Boat sirens begin to play at the same time, the whistle almost deafening in unison and undoubtedly this is the most touching moment of the commemoration.
In the sounds that grow louder and louder, I imagine the cries of pain of those who tried to save themselves or try to do so today.
The wreckage has never been recovered and a recent report from “La Stampa’s” website states that from January 1st, 2017 until the end of September of this year, there are 2,655 dead and missing in the Mediterranean.
In 2014 UNHCR, the UN refugee agency, defined the crossing of the Mediterranean Sea as the “deadliest road in the world”.
Water and blood. This is the picture that comes to mind most often during these five days in Lampedusa. It is a phrase I heard by chance a few days ago in reference to South America, and still remains in my mind. I think of how it perfectly suits Lampedusa as well. Water and blood travel uninterruptedly around Lampedusa. UNHCR and IOM confirm this combination, estimating that since October 3rd, 2013 until today, 15,696 migrants have died or are missing at sea.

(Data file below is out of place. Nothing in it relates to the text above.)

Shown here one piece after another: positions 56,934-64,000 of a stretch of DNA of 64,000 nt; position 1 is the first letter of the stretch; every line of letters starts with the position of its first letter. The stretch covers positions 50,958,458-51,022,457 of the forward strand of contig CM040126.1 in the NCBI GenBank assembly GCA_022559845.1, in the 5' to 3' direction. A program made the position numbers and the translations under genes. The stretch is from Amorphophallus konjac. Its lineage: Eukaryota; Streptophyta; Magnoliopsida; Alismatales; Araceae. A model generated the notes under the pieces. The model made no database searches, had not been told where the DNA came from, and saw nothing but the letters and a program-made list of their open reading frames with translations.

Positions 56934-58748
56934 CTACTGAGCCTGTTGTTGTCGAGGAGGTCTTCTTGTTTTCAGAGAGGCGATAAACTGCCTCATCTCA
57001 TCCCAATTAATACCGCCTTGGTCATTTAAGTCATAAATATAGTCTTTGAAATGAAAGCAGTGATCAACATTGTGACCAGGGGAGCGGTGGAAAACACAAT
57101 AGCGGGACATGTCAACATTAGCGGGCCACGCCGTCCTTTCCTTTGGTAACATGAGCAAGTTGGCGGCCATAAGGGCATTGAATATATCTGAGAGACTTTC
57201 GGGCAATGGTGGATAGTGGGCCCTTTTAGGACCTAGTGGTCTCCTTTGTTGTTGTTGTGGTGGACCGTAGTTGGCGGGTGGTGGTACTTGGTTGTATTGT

It is not easy to speak about Lampedusa and its connection with the perpetual crisis of migrants. The biggest risk is to derail to rhetoric or to label good and bad people. The only way to gain a better understanding is to talk to locals and let them explain what it means to everyone in Lampedusa.